There are applications where the solar cells are transparent, and only grab a fraction of the light, such as being used on top of windows in office buildings. (in development; I don't know if they are commercially available). Maybe you could apply the idea to greenhouses, where the emphasis is on plant growth rather than electrical generation (so the electricity would be the bonus), but for solar utility installations I don't see how it improves things

I was just thinking it's a waste of time chucking green light at plants. It gets reflected into space or wherever.  So, yes, something like a greenhouse that skims off the part of the spectrum the plant does not need. Meanwhile, our plant can happy produce oxygen and food. And, as you point out, the temperature drop could aid plant growth. And, yes, the emphasis would be on plant/crop growth and perhaps making more efficient use of land.

 

Quote

You think there's a lot to be had in the efficiency of photosynthesis?

I believe in principle you can get up to 26% efficiency with photosynthesis; not easy in practice.  But It would certainly be progress if we could ever match, say, the efficiency of panels. You could have oxygen giving plants in place of those costly things.

 

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7 minutes ago, Star Walls said:

I was just thinking it's a waste of time chucking green light at plants. It gets reflected into space or wherever.  So, yes, something like a greenhouse that skims off the part of the spectrum the plant does not need. Meanwhile, our plant can happy produce oxygen and food. And, as you point out, the temperature drop could aid plant growth. And, yes, the emphasis would be on plant/crop growth and perhaps making more efficient use of land.

In that context, the green light is wasted, and you would be recovering that wasted energy. In that scenario, doing so makes theoretical sense. Whether it ends up being practical requires more thought and study.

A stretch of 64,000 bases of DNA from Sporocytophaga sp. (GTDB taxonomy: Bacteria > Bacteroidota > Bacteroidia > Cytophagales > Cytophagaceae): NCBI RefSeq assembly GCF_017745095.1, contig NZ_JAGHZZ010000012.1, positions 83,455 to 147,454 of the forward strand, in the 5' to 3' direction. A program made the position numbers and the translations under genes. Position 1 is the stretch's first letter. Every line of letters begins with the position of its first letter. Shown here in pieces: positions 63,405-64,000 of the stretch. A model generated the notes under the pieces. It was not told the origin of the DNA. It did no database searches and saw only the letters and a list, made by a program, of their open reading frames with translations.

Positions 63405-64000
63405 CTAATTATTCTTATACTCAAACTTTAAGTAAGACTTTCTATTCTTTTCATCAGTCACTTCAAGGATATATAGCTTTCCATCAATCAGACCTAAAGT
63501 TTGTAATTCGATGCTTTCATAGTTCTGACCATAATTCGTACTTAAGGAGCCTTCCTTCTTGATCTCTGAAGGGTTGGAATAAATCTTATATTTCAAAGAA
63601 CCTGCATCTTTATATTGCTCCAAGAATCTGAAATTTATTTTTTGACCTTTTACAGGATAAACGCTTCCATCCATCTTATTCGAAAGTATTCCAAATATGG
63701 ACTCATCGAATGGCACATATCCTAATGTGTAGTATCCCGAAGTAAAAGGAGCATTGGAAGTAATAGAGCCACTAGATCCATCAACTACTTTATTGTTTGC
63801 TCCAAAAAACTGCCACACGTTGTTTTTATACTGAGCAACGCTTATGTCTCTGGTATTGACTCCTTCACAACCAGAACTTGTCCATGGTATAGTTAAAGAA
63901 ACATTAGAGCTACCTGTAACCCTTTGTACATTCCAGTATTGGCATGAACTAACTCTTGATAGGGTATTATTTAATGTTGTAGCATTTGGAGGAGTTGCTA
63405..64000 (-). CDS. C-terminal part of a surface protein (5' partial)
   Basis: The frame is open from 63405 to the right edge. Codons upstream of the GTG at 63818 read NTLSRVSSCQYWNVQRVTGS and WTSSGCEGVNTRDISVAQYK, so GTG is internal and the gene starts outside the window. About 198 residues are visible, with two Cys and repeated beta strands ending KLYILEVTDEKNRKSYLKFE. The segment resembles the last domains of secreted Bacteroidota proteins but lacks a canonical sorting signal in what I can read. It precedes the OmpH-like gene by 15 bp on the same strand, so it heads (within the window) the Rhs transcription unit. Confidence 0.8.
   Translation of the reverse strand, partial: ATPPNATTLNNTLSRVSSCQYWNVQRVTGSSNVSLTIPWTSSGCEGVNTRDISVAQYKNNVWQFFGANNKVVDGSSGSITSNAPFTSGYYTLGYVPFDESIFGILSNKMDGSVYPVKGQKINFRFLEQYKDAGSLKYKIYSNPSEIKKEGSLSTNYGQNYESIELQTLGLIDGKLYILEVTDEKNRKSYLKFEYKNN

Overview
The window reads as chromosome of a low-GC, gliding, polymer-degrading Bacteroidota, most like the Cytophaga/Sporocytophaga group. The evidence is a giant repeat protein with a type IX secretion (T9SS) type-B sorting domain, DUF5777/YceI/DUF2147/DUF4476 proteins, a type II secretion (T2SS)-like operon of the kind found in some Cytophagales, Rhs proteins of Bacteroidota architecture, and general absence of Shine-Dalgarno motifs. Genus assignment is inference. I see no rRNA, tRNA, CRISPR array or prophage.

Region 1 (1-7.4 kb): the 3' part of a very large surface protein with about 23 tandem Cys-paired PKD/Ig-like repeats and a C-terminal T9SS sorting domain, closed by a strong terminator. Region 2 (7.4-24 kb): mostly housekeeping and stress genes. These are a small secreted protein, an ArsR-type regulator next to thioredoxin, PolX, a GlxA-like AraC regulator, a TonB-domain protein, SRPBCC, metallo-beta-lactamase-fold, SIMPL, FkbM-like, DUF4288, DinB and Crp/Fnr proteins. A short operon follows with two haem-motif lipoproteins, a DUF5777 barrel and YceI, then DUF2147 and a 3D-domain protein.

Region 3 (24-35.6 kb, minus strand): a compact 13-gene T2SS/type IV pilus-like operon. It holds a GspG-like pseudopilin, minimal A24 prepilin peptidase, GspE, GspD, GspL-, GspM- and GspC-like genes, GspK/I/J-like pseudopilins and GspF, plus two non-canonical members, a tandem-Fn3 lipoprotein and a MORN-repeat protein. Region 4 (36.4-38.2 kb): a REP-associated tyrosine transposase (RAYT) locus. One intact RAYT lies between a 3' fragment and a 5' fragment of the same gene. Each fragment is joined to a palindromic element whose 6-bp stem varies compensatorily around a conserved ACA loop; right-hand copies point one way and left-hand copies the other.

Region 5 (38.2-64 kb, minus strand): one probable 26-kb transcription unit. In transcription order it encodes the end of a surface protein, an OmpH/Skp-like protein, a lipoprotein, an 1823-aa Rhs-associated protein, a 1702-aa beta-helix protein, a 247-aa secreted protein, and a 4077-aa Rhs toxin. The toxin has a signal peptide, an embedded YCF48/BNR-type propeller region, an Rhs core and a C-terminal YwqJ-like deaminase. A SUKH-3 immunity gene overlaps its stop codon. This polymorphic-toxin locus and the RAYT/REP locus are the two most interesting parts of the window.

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7 hours ago, dimreepr said:

I suspect that that will depend on location, here in the UK farmers are constantly looking to maximise their profits, and grass pretty much grows everywhere and livestock often bennefits from shade.

Australia does have an abundance of available land with low agricultural value - so yes, co-existence might look better where that is not the case.

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7 hours ago, Sensei said:

The best place to put solar panels are: roofs and roads. Roofs don't require any special treatment. As showed by Musk, solar-tile can be indistinguishable from regular tile. Roads would require rethinking entire solar panel design. The most optimal IMHO would be invention of special photon-absorbing paints. Agricultural farms should be in agricultural skyscrapers with hydroponics. It has many advantages over traditional farming. Much smaller water usage. Minimal or none usage of pesticides. Entire year fresh vegetables and fruits near house.

I think the endgame for solar is ubiquitous incorporation into built structures, including roads as well as roofs.

I do expect to see ever more incorporation of solar into roof (and wall) materials. I think it needs to be either very durable - able to last as long as the roof - or easily replaceable. Photon absorbing paints that can be re-done at low cost might be an alternative to durability - but I have a particular liking for durability. If roofing sheets and tiles can be done at low cost I don't doubt it will be a popular inclusion that could become ubiquitous.